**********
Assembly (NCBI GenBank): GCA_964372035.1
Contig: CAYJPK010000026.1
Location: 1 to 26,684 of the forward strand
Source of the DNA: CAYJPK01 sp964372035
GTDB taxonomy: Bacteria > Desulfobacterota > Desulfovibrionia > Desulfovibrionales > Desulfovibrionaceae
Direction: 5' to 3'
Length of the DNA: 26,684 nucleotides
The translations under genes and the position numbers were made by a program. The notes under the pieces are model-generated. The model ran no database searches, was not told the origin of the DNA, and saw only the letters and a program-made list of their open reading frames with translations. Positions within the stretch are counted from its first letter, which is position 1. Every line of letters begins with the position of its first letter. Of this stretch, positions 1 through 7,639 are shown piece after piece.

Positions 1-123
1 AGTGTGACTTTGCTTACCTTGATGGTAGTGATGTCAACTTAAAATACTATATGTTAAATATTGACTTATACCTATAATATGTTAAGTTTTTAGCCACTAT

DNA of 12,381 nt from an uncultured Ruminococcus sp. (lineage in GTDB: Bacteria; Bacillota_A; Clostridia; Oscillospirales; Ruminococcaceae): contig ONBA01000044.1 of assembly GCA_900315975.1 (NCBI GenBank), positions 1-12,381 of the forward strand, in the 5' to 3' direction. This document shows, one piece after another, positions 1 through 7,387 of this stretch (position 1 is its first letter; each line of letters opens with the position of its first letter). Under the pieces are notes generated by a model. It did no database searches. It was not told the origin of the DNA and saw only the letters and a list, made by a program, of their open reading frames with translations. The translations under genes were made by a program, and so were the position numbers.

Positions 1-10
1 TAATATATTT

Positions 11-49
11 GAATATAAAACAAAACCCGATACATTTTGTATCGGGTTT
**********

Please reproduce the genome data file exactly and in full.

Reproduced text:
Assembly (NCBI GenBank): GCA_964372035.1
Contig: CAYJPK010000026.1
Location: 1 to 26,684 of the forward strand
Source of the DNA: CAYJPK01 sp964372035
GTDB taxonomy: Bacteria > Desulfobacterota > Desulfovibrionia > Desulfovibrionales > Desulfovibrionaceae
Direction: 5' to 3'
Length of the DNA: 26,684 nucleotides
The translations under genes and the position numbers were made by a program. The notes under the pieces are model-generated. The model ran no database searches, was not told the origin of the DNA, and saw only the letters and a program-made list of their open reading frames with translations. Positions within the stretch are counted from its first letter, which is position 1. Every line of letters begins with the position of its first letter. Of this stretch, positions 1 through 7,639 are shown piece after piece.

Positions 1-123
1 AGTGTGACTTTGCTTACCTTGATGGTAGTGATGTCAACTTAAAATACTATATGTTAAATATTGACTTATACCTATAATATGTTAAGTTTTTAGCCACTAT

DNA of 12,381 nt from an uncultured Ruminococcus sp. (lineage in GTDB: Bacteria; Bacillota_A; Clostridia; Oscillospirales; Ruminococcaceae): contig ONBA01000044.1 of assembly GCA_900315975.1 (NCBI GenBank), positions 1-12,381 of the forward strand, in the 5' to 3' direction. This document shows, one piece after another, positions 1 through 7,387 of this stretch (position 1 is its first letter; each line of letters opens with the position of its first letter). Under the pieces are notes generated by a model. It did no database searches. It was not told the origin of the DNA and saw only the letters and a list, made by a program, of their open reading frames with translations. The translations under genes were made by a program, and so were the position numbers.

Positions 1-10
1 TAATATATTT

Positions 11-49
11 GAATATAAAACAAAACCCGATACATTTTGTATCGGGTTT